The colorimetric sensor array (CSA) is an array of colored chemical indicators of diverse reactivities embedded in a nanoporous sol-gel matrix, developed in the laboratory of Ken Suslick at the University of Illinois and reported a series of academic publications starting with an article in Nature in 2000. Each indicators in the array very sensitively changes color, creating a high dimensional and specific fingerprint allowing identification of the species or mixture presented. Because the reactive indicators are highly diverse chemically, a very wide range of chemical species can be selective detected. Further, the sensor has proven very well suited to identifying the fingerprint of highly complex mixtures.
Sensor Background and Capabilities.
Regardless of the analytes, the detection event is observed as numerous printed dots changing color. These events can be recorded with a typical imaging device. While kinetic information may be obtained by repeatedly scanning the CSA, typically ‘before’ and ‘after’ images are sufficient to determine identity. Given two (before and after exposure) images of the CSA, a color difference map may be generated by superimposing and subtracting the two images. This color difference map can be quantified as a high dimensional vector of RGB values. These vectors can be used to discriminate different analytes while retaining their chemical resemblances.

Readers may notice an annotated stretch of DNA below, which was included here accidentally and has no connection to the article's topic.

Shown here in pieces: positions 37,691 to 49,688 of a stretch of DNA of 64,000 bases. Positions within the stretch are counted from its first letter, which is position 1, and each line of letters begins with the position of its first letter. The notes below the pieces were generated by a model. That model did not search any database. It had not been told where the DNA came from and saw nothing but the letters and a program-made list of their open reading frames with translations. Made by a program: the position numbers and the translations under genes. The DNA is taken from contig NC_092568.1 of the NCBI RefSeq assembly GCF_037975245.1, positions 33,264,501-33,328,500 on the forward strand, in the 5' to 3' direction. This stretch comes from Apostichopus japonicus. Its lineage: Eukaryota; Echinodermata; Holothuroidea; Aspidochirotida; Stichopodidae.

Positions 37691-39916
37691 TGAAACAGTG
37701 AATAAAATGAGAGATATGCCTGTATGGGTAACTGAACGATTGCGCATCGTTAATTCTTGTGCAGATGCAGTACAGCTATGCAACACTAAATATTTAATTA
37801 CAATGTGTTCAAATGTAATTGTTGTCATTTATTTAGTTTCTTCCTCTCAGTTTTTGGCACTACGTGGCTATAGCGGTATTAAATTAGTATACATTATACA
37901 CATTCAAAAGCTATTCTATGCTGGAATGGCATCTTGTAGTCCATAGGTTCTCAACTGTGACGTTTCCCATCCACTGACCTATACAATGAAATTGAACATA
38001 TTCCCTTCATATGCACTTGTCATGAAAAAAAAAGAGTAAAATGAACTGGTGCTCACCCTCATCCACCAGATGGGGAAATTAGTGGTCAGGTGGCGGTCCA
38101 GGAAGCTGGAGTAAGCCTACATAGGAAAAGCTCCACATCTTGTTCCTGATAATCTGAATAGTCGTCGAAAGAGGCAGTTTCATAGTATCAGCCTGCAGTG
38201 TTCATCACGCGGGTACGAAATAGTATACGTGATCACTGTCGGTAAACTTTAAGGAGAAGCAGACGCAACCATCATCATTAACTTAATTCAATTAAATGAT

Toxic Industrial Chemicals. As a demonstration of our classification power, we have previously reported the detection of 20 different toxic industrial chemicals (TICs). Clear differentiation among 20 different TICs was been easily achieved within minutes of exposure as shown below.
On another example, the discrimination of different kinds of coffees was achieved with the use of our colorimetric sensor array. Coffee provides a readily available example of discrimination among closely similar complex mixtures. Using HCA, 10 commercial coffees and controls were differentiated without errors. The method underlying this successful identification of complex mixtures rely on treating the mixture as a single analyte. Compared with traditional techniques using complicated separation techniques such as gas chromatography, this approach is less expensive and easier to operate. While mixtures in the field are difficult to predict, diversifying our pesticide library with different background gases will be part of our path to success.
Another example of the sensor’s ability to distinguish complex mixtures is demonstrated in the ability to rapidly identify pathogenic microorganisms based on the sensor “fingerprint” of volatile small molecule metabolites produced by cells during growth. An ongoing study at Stanford University of now over 3000 cultures including more than 20 species and 50 strains has shown identification accuracy of 95%
Placed in a culture the resulting pattern of color changes comprises a high-dimensional fingerprint of the cell type for bacteria the species and strain. The figure below demonstrates the patterns produced by 9 distinct bacteria grown in culture.